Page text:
Illiom cried out and instinctively cowered.
Tarmel’s hands were suddenly on her shoulders, bracing her.
“Nothing to fear, Illiom,” he said. “It is only fireworks.”
The embers dissolved harmlessly in the air as new displays rose on pillars of smoke to erupt in brilliant arrangements over the city. Illiom’s attention was distracted by the pressure of the hands that now held her.
When their grip was finally released, she regretted their loss.
Around them, thousands of people stood with their faces raised to the display of lights.
A sense of unity and connection washed over Illiom. Why had she spent all that time in solitude? All those years of avoiding contact with her fellow humans.
For a moment she could only sense what she had missed. But what followed unexpectedly was gratitude; for being back in the world, for having been plucked from the brink of the wretched fate of her own creation.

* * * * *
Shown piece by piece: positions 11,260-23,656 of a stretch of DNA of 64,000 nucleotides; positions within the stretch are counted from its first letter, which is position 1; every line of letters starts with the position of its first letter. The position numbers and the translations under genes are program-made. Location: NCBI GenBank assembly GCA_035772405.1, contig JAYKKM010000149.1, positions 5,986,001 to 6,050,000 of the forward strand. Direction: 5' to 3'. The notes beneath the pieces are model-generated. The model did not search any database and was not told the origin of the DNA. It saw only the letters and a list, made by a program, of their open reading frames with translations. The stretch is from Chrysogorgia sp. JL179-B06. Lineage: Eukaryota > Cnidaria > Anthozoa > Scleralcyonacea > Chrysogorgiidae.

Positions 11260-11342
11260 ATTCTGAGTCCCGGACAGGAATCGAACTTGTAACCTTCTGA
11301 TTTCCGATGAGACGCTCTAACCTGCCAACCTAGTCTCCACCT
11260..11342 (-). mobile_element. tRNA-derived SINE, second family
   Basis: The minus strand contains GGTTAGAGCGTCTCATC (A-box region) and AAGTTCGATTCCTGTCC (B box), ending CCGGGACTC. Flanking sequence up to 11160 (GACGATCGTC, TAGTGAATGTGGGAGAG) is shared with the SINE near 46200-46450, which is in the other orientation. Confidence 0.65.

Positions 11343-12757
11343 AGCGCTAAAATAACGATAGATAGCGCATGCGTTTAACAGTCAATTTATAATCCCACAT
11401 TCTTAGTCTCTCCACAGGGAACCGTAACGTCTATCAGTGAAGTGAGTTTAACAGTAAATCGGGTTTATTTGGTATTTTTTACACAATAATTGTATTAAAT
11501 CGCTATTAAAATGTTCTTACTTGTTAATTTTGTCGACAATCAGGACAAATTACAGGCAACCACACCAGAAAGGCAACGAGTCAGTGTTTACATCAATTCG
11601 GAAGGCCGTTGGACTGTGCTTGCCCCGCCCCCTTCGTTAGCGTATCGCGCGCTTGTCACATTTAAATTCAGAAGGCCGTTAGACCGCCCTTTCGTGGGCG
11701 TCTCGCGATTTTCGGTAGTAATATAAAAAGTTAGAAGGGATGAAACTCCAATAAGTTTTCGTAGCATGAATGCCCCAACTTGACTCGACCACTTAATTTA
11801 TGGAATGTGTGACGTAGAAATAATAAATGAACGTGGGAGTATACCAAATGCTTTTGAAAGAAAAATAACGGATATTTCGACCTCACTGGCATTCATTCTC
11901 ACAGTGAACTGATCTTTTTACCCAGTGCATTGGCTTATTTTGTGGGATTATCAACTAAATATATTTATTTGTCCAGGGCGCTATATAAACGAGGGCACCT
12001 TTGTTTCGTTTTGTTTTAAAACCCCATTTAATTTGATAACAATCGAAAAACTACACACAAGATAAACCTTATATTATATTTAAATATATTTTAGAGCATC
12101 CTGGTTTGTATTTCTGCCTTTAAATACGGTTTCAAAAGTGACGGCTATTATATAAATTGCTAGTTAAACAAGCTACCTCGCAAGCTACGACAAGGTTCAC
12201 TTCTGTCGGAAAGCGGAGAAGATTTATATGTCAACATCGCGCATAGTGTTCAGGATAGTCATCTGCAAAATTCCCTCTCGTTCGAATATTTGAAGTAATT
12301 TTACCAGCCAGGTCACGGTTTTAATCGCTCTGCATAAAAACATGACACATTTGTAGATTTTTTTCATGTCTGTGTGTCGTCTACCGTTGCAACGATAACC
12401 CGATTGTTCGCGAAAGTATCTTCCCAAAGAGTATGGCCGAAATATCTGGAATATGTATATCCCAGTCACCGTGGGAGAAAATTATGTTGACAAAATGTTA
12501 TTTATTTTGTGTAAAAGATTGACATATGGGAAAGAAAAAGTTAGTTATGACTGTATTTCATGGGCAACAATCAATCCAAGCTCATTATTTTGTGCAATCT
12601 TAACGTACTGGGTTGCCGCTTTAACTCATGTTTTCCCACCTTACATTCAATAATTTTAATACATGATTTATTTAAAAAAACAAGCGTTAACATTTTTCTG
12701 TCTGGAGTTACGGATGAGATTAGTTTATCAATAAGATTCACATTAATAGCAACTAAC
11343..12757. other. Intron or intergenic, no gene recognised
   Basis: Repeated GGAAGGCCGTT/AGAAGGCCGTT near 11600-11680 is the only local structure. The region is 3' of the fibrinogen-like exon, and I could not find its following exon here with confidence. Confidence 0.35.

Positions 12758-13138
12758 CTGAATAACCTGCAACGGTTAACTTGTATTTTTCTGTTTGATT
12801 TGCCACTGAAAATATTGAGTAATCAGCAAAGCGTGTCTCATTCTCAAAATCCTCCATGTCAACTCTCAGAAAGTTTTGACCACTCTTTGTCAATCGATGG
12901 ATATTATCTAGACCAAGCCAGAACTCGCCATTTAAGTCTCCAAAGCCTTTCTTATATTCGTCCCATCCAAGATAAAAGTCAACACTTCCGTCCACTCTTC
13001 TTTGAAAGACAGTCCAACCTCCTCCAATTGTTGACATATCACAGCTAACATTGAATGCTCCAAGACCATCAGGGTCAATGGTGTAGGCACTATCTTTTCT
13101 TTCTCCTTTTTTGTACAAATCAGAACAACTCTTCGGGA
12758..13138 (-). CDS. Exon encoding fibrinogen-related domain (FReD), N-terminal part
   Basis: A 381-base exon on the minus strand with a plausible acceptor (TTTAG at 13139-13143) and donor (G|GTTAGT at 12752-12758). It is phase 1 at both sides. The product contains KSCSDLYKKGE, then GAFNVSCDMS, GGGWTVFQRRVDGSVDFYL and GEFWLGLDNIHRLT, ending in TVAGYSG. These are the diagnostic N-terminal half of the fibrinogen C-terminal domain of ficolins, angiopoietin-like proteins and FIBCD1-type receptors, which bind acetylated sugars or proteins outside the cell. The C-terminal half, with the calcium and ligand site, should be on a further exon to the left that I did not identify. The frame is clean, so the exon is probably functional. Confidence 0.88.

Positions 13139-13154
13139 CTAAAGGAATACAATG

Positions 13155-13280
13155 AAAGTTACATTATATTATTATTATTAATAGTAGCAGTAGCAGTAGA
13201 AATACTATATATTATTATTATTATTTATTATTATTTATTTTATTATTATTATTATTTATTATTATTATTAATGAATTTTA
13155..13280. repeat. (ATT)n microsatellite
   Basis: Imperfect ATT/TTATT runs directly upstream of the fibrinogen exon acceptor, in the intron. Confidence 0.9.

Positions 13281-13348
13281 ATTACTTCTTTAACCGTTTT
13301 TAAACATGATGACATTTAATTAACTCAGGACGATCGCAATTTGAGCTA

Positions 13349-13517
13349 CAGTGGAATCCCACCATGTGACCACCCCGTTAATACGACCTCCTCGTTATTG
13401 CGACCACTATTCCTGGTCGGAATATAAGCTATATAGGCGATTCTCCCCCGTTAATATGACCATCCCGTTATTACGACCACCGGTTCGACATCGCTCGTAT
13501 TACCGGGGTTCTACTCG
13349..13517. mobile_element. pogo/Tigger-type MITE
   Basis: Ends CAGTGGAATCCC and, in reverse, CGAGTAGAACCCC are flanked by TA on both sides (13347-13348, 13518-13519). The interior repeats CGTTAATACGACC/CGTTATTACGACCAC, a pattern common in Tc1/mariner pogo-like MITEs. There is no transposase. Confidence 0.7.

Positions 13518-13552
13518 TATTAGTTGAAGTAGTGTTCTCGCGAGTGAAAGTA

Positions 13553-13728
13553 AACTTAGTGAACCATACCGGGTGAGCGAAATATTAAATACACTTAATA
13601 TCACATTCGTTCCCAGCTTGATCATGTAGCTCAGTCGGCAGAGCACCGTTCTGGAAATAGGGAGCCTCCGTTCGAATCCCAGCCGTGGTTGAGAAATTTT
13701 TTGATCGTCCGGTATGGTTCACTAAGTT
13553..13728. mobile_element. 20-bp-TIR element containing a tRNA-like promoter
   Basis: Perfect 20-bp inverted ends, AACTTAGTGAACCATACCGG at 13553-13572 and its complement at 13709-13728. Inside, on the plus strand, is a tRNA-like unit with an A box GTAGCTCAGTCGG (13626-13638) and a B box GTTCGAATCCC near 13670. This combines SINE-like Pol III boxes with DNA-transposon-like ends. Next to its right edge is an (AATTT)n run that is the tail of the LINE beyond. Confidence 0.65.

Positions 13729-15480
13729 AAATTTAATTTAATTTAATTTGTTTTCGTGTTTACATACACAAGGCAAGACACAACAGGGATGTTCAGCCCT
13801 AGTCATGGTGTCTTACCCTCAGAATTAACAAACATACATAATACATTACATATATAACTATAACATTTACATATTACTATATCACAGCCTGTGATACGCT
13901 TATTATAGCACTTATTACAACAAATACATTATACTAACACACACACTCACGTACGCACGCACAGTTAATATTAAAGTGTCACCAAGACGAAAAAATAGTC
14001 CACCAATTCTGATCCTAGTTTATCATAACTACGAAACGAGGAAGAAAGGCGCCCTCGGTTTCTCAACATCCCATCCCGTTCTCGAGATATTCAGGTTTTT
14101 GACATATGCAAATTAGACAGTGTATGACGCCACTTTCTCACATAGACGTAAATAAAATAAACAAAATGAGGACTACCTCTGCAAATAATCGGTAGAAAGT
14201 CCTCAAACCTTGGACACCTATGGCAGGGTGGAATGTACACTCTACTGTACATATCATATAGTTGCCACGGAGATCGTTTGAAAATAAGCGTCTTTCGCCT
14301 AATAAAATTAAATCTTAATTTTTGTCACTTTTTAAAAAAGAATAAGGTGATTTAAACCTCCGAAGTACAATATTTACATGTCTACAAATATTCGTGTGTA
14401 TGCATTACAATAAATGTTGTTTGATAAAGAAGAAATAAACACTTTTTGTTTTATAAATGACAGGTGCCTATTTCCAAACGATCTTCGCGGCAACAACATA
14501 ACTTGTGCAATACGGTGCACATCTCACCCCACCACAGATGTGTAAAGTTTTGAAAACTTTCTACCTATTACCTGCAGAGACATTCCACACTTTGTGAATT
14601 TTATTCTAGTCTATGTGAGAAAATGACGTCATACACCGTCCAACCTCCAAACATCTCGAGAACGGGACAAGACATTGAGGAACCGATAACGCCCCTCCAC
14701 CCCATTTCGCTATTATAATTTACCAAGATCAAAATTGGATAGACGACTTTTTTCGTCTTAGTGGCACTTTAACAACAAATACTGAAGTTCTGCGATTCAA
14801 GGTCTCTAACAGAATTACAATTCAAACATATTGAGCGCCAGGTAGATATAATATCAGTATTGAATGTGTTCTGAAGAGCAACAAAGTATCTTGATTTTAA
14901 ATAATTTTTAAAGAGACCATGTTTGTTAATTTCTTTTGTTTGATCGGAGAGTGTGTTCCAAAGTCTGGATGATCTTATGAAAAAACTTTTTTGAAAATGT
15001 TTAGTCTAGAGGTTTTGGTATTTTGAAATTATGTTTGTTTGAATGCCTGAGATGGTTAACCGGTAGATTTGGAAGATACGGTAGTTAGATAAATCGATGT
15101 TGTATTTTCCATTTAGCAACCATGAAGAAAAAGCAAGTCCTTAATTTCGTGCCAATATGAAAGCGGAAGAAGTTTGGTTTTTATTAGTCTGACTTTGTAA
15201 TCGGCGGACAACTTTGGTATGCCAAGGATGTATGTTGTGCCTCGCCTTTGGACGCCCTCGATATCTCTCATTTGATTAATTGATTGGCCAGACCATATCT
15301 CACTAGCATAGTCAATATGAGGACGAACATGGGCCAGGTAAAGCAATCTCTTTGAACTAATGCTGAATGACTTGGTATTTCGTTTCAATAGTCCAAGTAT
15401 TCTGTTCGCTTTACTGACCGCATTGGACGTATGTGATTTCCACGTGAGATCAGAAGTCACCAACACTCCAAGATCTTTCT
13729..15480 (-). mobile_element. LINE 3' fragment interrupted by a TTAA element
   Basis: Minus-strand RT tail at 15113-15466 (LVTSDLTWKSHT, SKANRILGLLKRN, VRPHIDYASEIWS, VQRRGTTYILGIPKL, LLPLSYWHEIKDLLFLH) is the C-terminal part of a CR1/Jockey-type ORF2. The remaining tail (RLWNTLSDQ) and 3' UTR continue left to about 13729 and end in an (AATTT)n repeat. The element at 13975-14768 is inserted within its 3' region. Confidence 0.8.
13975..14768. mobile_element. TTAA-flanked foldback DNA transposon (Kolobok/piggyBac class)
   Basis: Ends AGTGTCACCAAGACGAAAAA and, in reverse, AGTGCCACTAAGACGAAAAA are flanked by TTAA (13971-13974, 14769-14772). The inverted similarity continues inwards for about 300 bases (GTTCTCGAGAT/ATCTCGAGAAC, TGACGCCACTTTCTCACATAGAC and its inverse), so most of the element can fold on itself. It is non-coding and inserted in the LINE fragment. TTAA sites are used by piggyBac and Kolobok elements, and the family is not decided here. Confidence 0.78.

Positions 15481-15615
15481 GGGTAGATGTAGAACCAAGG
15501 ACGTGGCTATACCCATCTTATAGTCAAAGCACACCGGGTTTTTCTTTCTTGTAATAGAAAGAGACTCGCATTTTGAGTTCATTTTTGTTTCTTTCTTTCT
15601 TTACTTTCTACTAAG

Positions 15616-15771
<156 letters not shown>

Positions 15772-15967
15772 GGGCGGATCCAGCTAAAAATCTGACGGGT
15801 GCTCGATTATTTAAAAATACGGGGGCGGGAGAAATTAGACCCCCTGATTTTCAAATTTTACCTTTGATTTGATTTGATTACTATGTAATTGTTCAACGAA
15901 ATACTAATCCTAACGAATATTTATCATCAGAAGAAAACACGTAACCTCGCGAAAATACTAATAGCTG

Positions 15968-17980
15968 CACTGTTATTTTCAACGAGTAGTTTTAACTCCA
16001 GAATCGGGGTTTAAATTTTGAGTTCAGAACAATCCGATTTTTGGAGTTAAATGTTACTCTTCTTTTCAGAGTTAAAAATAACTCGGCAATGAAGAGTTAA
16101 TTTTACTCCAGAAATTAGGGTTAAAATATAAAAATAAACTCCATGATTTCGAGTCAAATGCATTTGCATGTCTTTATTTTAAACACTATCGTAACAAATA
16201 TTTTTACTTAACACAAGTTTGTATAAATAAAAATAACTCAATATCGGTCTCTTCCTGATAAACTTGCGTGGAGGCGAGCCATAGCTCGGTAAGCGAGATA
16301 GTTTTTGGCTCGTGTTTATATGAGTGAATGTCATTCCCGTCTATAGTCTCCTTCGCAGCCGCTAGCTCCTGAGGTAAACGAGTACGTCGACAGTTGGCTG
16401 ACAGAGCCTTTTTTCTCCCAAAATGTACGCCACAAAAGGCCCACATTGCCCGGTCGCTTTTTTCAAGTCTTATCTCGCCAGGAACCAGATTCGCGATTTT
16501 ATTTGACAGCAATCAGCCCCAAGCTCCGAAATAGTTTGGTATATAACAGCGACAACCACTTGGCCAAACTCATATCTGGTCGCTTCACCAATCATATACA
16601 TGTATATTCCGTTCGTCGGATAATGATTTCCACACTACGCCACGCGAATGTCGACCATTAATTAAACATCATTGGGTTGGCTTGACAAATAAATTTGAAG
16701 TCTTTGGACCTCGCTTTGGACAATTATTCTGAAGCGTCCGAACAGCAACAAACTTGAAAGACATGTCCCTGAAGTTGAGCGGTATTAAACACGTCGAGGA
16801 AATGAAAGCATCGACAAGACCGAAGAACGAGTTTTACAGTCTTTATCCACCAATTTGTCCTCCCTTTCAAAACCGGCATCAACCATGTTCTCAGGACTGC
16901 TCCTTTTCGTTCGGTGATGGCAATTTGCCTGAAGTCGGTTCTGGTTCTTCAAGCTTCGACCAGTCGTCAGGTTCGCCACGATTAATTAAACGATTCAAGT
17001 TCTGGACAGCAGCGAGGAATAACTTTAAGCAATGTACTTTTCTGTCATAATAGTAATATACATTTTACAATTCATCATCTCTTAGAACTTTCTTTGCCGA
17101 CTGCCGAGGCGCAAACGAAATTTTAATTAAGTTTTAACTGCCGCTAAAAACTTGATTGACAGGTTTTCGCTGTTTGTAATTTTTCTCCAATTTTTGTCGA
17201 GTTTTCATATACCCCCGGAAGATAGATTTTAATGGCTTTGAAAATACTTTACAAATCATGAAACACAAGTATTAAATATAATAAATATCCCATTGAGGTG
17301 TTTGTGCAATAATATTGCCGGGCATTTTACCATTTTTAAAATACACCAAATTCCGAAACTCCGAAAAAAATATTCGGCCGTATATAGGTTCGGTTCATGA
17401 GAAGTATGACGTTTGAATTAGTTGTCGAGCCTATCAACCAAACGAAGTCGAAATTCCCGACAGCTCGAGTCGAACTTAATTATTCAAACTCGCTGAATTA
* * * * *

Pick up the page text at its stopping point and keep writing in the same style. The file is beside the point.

Her eyes filled with tears and she was glad for the bright distraction that commanded the attention of her companions.
The roar and surge of the crowd made it impossible to talk.
She caught Azulya’s resigned grin. Her mouth silently voiced the word ‘later’ and the Kroeni was gone.
The celebrations continued but soon dispersed into a variety of smaller performances. Jugglers sent torches spinning into the night. Musicians enticed people into dancing and the evening took on a festive atmosphere, the likes of which Illiom had never experienced before.
She shook her head as a servant attempted to refill her goblet.
The rest of their party headed for the newly opened streets of the fair. Illiom and Tarmel joined them and together they ambled through the crowd.
Jesters, clowns, singers and acrobats all vied for attention and, like bees in a field of countless flowers, the group wandered from one to the next.
It was well past the midnight hour when they ventured back to the palace, bade each other good night and retreated to their respective rooms.
The next morning, Illiom and Tarmel arrived in the great hall before anyone else. Relieved to have a little respite from the constant stream of interactions, Illiom eased into her seat and waited for her breakfast.